IT is three years after the Tiananmen Square massacre, but the recent nine-year prison sentence of Bao Tong, the disgraced former Communist Party leader sympathetic to the student rebellion, shows that punishment for other ways of thinking still persists in China.
Beijing's communist leaders desperately want the West to forget Tiananmen, and any repression in their country - prison and slave labor, persecution of religious groups, fear tactics. They want business as usual, and most of the world - Europe, Japan - is obliging. The US Congress, alone among Western institutions, has made human rights in China an issue, in annual debate over most-favored-nation (MFN) trade status for Beijing. For this, it is regularly excoriated among China hands.
And with reason. Early efforts to punish China by cutting ties were simplistic and would, as the White House correctly argued, hurt Chinese reformers. The China hands' articles of faith are two: First, the xenophobic culture of China will not change through outside prodding. Second, contact with the liberal West more than anything else undermines the hard-line gerontocracy in Beijing.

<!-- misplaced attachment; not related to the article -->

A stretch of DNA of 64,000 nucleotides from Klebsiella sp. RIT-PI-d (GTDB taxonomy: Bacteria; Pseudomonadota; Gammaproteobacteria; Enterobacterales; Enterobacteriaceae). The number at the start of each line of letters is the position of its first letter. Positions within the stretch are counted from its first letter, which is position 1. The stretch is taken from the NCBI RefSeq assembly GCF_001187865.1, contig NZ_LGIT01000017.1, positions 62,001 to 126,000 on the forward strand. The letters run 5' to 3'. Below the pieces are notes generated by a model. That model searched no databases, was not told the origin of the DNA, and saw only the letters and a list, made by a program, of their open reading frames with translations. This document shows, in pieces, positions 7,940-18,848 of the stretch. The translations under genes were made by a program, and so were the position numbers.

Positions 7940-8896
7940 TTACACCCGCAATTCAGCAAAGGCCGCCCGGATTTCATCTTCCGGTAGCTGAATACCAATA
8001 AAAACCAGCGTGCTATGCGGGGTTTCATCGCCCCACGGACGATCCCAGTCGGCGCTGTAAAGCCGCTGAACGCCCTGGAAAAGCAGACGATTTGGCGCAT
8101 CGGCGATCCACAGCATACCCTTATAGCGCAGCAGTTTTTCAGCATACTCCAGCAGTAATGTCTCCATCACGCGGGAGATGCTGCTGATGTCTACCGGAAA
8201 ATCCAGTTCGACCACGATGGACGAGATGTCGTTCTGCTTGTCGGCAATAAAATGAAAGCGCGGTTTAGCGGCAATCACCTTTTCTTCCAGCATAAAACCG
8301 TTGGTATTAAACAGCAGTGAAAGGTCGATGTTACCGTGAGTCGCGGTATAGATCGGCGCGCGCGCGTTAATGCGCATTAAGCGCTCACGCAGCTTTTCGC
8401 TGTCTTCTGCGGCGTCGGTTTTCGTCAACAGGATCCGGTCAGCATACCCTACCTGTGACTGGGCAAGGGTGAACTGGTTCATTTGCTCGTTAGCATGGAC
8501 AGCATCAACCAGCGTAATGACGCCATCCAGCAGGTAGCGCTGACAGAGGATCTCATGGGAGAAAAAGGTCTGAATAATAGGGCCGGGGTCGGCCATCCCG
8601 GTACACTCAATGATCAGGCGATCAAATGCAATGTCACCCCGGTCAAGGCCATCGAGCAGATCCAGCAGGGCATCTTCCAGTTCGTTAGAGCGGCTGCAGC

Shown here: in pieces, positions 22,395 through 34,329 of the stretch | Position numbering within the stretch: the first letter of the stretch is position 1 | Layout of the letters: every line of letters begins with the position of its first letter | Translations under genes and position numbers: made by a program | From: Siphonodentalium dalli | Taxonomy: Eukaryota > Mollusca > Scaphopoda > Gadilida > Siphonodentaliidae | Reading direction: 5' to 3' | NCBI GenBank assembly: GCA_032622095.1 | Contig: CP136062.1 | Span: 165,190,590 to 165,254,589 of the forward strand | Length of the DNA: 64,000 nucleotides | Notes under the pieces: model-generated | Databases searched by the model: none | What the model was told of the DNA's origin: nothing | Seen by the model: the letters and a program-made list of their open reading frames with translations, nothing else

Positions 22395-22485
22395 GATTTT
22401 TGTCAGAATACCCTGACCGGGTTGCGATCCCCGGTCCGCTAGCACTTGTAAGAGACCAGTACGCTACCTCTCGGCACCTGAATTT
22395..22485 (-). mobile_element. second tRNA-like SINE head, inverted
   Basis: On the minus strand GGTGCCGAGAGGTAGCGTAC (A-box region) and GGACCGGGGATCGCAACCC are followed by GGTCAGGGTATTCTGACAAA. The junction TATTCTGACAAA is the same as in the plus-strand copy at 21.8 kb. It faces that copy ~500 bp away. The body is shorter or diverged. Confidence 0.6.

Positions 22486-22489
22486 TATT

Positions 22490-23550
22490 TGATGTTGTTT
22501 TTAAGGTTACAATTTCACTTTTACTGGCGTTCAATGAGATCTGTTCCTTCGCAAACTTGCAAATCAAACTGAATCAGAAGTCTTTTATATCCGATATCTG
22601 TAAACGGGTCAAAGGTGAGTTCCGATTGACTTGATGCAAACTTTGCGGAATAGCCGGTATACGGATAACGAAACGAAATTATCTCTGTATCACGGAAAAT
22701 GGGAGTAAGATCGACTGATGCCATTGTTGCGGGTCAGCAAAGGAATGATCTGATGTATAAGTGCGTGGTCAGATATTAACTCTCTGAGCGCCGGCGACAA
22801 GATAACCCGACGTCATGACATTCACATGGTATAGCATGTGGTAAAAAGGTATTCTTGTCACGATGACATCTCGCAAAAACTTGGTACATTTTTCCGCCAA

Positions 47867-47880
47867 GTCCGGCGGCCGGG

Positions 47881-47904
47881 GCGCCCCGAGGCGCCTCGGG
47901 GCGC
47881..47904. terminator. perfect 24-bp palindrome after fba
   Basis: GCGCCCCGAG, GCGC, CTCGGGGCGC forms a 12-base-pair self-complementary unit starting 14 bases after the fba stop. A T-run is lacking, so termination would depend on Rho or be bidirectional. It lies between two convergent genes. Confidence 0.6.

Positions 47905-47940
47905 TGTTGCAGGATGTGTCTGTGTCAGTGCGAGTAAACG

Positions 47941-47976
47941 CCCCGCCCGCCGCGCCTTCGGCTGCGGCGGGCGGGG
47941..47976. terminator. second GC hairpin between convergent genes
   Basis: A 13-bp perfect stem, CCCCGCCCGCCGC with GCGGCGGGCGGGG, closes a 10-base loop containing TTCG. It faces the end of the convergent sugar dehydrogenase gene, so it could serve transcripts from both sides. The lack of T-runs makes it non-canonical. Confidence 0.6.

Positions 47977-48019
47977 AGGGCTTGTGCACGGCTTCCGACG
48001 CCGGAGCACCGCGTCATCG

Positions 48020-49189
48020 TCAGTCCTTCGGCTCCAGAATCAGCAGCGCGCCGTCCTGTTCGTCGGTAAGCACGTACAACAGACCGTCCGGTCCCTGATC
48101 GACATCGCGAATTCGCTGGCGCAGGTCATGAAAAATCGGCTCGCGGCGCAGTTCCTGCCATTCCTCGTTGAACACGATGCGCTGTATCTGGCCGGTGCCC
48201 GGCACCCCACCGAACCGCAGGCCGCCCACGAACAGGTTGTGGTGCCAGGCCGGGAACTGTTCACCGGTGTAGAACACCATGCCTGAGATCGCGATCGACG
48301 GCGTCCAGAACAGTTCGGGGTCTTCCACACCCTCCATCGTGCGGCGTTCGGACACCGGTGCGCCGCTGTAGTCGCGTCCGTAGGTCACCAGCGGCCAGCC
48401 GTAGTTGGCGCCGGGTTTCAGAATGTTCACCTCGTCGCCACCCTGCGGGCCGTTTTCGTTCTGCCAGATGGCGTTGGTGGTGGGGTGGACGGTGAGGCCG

China is not Eastern Europe in 1988, ready to throw off communism. It practices economic perestroika; but there is no accompanying glasnost.
Yet this does not mean the US should be silent and passive in the face of a clear pattern of violations of international standards of decency and rights. Over the past three years, Congress has been steadily refining its approach to Beijing - developing MFN conditions that hold up standards, but do not "disengage" the US from contact.
So far, no MFN-denying bill has survived the president's veto. But the Senate should look at a bill that just passed the House, 339-62. It gives Beijing a year to comply with rights standards - or the US raises tariffs on state, not private, Chinese industry. Verifying public vs. private exports isn't easy. But as China exports $20 billion in goods to the US, it shouldn't assume its repressions are condoned.